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Should I contribute to an HSA account?
Recent years have seen health savings accounts (HSAs) grow in popularity across the United States. At the end of 2020, it was estimated that 63 million people made use of an HSA to pay for qualifying medical costs, and the total number of accounts rose 8% in 2021. These unique accounts enable you to save money on healthcare expenses and ultimately pay less in taxes. However, not everyone is eligible to enjoy the benefits of an HSA, and one may not make sense for you based on your individual circumstances.
To help you decide whether or not opening an HSA is the best course of action for you, we’ve broken down some of the most important factors for you to consider.
What is an HSA and how does it work?
Those enrolled in high-deductible health plans (HDHPs) can open an HSA, which is a tax-advantaged investment vehicle designed help people save money for medical expenses. Contributions are made on either a pre-tax or post-tax basis and the contents of the account can be invested, potentially growing over time, before being used to cover eligible healthcare costs. Among the things HSA funds can be used for are prescription medications and dental, vision, and medical care. You’re allowed to make contributions to your HSA up to the annual contribution limit, which is prescribed the IRS. The contribution limit for 2022 is $3,650 for individuals and $7,300 for families, while those over 55 years old have the option to commit another $1000 in “catch up” contributions. You can arrange to have contributions automatically deducted from your paycheck should your employer offer an HSA, and your employer may even offer to match a portion of your contribution.
If your employer does offer an HSA, you will receive a card or check linked to your HSA balance that can be used to cover any qualifying medical costs. If not, you can open one on your own, provided you fulfill the requirements and have a qualifying insurance plan.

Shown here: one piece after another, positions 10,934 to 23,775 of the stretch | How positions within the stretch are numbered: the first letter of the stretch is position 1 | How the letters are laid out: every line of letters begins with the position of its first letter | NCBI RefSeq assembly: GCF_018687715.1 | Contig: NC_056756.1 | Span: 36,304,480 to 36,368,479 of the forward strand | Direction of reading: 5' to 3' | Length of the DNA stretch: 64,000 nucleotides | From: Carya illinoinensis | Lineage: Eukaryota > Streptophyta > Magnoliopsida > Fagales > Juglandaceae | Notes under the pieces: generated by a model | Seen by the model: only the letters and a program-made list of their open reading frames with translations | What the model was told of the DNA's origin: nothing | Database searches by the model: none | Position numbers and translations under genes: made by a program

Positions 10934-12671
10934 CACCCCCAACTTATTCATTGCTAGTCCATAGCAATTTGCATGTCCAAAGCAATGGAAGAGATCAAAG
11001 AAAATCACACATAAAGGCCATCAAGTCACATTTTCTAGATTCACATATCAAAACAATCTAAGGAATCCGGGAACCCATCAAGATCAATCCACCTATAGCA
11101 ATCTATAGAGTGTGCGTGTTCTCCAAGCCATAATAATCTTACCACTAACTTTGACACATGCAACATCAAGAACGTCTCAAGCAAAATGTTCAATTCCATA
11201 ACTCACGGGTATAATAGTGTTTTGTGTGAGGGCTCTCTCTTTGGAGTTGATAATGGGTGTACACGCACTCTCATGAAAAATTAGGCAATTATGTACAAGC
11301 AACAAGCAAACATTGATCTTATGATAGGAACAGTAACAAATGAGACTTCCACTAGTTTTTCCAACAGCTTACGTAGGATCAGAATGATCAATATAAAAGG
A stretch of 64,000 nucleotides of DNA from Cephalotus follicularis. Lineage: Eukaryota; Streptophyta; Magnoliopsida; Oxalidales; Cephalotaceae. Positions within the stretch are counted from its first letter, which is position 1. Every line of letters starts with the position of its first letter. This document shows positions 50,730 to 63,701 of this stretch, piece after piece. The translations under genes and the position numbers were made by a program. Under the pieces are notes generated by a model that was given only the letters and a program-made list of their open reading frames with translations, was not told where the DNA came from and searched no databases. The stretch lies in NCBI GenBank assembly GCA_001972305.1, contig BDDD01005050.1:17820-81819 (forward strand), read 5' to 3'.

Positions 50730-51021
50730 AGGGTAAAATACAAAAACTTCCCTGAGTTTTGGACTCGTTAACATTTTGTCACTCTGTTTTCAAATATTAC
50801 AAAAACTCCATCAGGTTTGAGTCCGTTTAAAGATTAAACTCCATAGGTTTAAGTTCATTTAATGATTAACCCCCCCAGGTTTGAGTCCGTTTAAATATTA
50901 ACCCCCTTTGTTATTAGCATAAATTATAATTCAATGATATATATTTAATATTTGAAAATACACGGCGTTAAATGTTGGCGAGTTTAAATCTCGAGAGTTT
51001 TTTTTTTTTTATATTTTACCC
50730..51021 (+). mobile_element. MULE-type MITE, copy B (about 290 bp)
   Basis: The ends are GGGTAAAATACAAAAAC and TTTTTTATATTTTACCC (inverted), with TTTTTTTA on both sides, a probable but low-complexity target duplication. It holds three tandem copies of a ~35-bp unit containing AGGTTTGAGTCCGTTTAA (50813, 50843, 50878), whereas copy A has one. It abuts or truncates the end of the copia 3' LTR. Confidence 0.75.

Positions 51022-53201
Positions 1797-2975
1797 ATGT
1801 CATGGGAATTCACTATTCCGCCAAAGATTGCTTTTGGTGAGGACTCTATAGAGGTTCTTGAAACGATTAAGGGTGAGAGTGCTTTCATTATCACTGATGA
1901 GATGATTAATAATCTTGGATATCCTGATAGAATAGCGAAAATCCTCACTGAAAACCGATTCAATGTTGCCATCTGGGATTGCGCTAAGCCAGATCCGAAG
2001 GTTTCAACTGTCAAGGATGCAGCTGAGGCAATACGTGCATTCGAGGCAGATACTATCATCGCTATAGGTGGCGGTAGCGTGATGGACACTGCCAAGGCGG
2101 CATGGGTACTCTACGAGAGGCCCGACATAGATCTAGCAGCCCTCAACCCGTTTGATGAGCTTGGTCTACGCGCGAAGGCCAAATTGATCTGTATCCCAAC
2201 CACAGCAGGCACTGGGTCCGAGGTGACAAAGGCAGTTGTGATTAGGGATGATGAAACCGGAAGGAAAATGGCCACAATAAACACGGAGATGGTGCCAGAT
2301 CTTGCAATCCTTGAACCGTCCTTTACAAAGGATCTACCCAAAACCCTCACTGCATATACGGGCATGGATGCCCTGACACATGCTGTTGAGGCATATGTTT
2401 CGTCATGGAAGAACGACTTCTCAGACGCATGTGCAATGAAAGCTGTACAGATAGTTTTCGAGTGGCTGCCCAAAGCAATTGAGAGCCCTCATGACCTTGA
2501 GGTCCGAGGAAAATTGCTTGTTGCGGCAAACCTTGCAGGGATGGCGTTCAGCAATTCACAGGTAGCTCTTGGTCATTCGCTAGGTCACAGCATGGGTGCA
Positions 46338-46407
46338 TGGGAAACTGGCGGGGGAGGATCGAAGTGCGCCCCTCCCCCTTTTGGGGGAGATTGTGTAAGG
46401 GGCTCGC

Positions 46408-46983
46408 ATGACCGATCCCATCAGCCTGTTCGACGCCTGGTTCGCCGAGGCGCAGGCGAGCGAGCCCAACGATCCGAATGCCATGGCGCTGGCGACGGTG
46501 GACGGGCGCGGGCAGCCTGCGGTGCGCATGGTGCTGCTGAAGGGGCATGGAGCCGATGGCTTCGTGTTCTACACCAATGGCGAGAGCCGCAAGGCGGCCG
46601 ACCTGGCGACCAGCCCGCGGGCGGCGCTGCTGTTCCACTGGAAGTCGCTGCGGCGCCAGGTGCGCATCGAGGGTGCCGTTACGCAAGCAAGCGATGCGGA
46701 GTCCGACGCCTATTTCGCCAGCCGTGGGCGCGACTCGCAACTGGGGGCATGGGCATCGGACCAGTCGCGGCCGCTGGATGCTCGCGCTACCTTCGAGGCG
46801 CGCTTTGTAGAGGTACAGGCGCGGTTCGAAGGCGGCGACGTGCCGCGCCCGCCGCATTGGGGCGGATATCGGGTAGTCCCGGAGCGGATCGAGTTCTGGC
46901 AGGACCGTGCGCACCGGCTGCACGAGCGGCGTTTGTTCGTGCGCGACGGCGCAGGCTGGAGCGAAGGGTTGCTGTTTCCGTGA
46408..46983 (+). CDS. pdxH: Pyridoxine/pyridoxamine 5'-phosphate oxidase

What are the benefits of investing in an HSA?
The benefits of utilizing an HSA can be both vast and appealing to investors. From the tax advantages they unlock to the convenience they provide, here are some of the different reasons why you might want to consider investing in a health savings account
When it comes to using an HSA for your health savings vehicle, there are three important tax benefits to consider—often referred to as a “triple tax advantage.” When funding your HSA, you can deduct your post-tax contributions up to the IRS limit, thus lowering your taxable income. Contributions made with pre-tax dollars don’t entitle you to a deduction. Further, when you use your HSA to pay for qualified medical expenses, you’re not required to pay federal income taxes on the withdrawal. Lastly, any appreciation of the funds invested within your HSA is free from federal income tax.
Contributions Roll Over
The money you’ve committed to your HSA never expires. If you move to a new state, switch jobs, lose your job, or change healthcare plans, your HSA funds will move with you. Remember that if you switch to a healthcare plan that isn’t eligible for HSA contributions, such as Medicare or another non-HDHP, you will not be able to contribute to your account in the future without paying hefty tax penalties. However, you can always use the money in your HSA balance to cover eligible medical costs. Additionally, if you name a beneficiary, your HSA and its contents will be passed onto your heirs.